A company may be incorporated under Seychelles IBC Act for any object or purpose not prohibited by Seychelles IBC Act or by any other law for the time being in force in Seychelles.

Subject to any limitations in its Memorandum or Articles, Seychelles IBC Act or any other law for the time being in force in Seychelles, a company incorporated under Seychelles IBC Act has the power, irrespective of corporate benefit, to perform all acts and engage in all activities necessary or conducive to the conduct, promotion or attainment of the objects or purposes of the company, including the power to do the following:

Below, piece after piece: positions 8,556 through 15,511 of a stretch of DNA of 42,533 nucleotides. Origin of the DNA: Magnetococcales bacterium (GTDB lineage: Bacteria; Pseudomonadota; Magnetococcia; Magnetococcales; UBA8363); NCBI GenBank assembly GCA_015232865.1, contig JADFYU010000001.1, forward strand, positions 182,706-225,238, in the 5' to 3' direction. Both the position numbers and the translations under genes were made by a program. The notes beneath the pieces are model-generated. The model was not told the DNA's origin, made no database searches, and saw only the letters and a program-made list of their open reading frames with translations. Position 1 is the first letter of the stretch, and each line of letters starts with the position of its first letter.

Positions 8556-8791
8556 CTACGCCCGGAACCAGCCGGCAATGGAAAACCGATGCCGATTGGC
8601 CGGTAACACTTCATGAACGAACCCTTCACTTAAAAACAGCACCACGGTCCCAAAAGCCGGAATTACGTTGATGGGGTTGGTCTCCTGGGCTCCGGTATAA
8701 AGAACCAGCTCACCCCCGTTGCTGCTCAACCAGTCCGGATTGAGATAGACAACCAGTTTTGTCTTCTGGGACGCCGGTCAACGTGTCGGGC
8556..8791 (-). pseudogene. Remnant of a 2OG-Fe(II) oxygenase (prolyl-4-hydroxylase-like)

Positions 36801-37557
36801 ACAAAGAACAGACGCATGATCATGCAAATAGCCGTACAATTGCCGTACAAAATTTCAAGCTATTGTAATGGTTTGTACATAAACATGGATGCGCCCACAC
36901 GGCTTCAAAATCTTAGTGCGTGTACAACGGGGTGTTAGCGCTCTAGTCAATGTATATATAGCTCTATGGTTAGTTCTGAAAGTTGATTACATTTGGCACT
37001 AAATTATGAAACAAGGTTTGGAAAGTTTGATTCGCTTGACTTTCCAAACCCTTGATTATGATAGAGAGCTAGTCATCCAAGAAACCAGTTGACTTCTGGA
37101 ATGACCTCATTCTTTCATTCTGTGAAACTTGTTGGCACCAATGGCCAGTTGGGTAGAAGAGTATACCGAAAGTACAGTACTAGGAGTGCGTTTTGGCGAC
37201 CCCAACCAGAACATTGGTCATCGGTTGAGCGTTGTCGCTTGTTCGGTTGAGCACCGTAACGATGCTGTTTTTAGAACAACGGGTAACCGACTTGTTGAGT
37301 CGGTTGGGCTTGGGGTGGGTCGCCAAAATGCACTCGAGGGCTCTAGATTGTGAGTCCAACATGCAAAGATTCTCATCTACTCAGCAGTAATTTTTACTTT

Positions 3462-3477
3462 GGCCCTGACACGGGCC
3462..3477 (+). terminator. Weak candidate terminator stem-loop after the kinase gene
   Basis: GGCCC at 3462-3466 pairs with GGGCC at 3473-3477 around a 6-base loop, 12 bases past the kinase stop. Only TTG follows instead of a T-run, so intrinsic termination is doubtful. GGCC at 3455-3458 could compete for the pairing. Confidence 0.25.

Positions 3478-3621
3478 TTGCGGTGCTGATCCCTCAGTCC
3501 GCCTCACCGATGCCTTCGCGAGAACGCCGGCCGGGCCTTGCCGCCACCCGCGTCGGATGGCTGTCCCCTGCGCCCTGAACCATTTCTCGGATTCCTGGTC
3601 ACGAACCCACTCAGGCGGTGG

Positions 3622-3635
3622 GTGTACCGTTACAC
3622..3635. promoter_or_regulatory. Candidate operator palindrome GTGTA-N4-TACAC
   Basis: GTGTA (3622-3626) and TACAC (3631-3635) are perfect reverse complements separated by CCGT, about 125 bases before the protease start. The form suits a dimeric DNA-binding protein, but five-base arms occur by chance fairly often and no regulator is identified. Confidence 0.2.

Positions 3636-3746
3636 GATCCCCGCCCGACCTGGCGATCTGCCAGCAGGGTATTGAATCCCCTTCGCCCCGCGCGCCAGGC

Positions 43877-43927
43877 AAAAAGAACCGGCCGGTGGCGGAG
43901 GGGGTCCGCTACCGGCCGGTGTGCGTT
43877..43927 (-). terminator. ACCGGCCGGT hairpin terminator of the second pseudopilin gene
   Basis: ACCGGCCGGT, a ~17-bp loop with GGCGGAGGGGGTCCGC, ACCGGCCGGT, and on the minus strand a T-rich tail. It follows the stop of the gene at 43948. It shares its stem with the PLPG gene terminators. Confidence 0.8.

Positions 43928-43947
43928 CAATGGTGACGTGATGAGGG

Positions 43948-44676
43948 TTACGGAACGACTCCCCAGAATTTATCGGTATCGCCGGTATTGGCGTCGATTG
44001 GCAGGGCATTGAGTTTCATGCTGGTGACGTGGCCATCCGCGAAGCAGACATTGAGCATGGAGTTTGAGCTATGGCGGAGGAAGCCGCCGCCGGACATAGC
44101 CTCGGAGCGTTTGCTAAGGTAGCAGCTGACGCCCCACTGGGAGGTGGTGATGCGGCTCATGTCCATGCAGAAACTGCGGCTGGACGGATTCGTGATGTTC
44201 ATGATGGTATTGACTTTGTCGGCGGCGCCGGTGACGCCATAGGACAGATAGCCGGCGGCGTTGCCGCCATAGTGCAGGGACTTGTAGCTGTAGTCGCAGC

• Issue registered shares or shares issued to bearer or both;
  • Issue voting shares; non-voting shares; shares that may have more or less than one vote per share;
  • Shares that may be voted only on certain matters or only upon the occurrence of certain events;
  • Shares that may be voted only when held by persons who meet specified requirements;
  • No par value shares;
  • Unnumbered shares;
  • Issue common shares, preferred shares, or redeemable shares;
  • Issue shares that entitle participation only in certain assets;
  • Issue options, warrants or rights, or instruments of a similar nature, to acquire any securities of the company;
  • Issue securities that, at the option of the holder thereof or of the company or upon the happening of a specified event, are convertible into, or exchangeable for, other securities in the company or any property then owned or to be owned by the company;